Despite Polycystic Ovarian Syndrome remaining the most common ovulatory disorder of the female reproductive system affecting a really high 4-12% of women, it’s still very difficult to diagnose. An estimated 50% of women who have the condition, don’t know what ‘label’ to give it.
For those who have been diagnosed I can only imagine it’s a relief to finally understand what is happening in their bodies. With a seemingly disparate combination of menstrual/mind/metabolic things like appetite changes, emotional complaints, physical pain and discomfort with hugely irregular cycles and long periods of bleeding, it’s no wonder that so often this results in a lot of to-ing and fro-ing from the doctor’s for blood tests, pelvic exams, and x-rays.
In many cases the syndrome raises it’s head at puberty, when ovulation first happens. For a young girl who doesn’t know what her flow, the body sensations of having a period, and her cycle length is supposed to be like, this must be a confusing introduction to menstruation. In a friend’s case her doctor told her that her cycle could take a couple of years to settle down, so as a young girl unversed in the embodied knowledge of menstruating, she accepted this and suffered for a too-long time. These kinds of stories are all too common because there are, as we will see, many facets to the Polycystic Ovarian Syndrome puzzle.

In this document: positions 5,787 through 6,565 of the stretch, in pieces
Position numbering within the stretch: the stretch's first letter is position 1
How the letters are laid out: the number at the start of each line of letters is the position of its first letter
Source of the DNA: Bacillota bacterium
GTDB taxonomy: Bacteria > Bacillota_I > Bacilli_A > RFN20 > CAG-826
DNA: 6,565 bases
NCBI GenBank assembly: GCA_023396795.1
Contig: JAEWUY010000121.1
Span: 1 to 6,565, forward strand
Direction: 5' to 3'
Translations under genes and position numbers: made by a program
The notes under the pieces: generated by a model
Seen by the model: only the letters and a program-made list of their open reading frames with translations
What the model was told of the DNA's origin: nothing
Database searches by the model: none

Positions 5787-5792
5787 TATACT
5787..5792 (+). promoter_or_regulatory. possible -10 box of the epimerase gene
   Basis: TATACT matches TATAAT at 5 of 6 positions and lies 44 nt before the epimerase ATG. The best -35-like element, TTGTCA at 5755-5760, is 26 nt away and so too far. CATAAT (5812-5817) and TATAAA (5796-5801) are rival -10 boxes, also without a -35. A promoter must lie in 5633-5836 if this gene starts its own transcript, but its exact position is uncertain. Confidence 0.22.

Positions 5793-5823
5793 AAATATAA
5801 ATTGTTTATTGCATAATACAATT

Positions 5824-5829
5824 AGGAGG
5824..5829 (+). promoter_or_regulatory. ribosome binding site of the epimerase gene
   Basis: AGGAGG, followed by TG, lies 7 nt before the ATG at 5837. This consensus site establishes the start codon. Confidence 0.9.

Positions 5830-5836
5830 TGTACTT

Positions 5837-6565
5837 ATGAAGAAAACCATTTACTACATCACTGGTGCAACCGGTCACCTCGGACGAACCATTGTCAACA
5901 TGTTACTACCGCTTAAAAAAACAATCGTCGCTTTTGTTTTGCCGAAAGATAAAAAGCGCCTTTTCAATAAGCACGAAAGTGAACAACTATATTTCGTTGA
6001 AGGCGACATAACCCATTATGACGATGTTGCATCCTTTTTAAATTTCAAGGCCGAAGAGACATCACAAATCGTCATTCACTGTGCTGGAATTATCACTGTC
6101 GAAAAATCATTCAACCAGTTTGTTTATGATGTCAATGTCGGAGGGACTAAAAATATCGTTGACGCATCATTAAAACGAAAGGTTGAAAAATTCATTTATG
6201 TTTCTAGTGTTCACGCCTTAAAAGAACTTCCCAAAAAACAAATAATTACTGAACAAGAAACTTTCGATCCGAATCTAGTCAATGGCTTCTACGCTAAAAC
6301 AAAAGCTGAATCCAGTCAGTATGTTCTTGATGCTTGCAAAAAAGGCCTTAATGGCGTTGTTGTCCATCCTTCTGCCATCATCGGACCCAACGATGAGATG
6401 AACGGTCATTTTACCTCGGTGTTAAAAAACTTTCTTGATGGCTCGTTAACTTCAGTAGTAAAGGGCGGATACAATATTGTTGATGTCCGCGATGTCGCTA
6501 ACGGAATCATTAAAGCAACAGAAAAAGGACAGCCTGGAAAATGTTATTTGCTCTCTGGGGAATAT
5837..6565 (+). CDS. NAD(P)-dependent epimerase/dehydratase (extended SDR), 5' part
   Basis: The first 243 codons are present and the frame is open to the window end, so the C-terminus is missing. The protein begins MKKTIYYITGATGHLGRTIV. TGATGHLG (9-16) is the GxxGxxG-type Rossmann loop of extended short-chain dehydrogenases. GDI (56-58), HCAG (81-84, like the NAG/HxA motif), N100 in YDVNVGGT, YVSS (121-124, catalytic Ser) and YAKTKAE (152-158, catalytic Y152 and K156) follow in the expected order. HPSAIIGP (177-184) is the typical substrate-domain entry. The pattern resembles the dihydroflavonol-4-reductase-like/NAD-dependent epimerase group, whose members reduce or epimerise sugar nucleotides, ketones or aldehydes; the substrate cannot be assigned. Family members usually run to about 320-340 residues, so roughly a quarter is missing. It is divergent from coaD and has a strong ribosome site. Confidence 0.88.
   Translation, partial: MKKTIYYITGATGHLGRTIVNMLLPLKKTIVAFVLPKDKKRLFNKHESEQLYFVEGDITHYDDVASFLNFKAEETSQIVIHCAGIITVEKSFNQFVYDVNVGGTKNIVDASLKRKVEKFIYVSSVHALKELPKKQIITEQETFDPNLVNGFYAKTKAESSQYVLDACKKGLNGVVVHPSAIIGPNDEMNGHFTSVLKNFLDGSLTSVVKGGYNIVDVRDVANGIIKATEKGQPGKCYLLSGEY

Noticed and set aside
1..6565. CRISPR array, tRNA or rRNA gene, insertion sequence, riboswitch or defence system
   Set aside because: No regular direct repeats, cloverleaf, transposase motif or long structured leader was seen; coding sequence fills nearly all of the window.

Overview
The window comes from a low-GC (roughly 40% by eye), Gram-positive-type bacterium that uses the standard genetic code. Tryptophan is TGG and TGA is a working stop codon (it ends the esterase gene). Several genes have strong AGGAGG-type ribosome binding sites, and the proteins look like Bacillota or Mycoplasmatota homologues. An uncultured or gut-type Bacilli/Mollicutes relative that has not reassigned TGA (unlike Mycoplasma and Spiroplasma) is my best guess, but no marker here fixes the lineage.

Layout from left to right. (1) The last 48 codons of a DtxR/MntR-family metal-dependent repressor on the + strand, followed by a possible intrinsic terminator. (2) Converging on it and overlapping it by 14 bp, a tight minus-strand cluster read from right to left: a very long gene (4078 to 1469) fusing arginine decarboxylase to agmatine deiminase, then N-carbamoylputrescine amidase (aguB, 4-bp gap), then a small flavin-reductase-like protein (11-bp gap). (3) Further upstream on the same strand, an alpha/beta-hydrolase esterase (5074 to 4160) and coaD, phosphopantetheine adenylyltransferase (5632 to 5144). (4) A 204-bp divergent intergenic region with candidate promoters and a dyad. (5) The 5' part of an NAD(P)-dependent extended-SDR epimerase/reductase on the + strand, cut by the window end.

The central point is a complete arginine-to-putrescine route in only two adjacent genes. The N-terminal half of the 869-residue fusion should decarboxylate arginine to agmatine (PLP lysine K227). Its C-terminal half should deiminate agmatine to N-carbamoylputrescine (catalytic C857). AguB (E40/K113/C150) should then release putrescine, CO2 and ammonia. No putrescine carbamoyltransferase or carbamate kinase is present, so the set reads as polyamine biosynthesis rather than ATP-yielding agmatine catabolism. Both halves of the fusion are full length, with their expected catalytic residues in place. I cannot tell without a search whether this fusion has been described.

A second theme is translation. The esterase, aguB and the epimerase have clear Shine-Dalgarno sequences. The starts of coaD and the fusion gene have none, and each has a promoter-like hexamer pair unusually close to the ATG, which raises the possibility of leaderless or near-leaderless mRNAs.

So what are the symptoms of Polycystic ovaries? Women affected may suffer sudden weight gain, facial hair, irregular menses, enlarged ovaries, ovarian cysts, acne, growth of body hair, high blood pressure, dandruff, baldness, high insulin levels, obesity, high cholesterol, type II diabetes, depression anxiety bipolar and binge-eating, and 70% of women may be infertile. Long term PCOS also increases the risk of endometrial cancer and heart disease. This ‘list’ is not exhaustive but covers the most common things. Not everyone experiences everything and there are huge variations in severity and extent of these experiences. This is because all of our bodies are an ongoing process rather than a fixed object, with millions of complex changes happening all the time. Everybody’s body is different. Not one size fits all! To see our PCOS factsheet click here.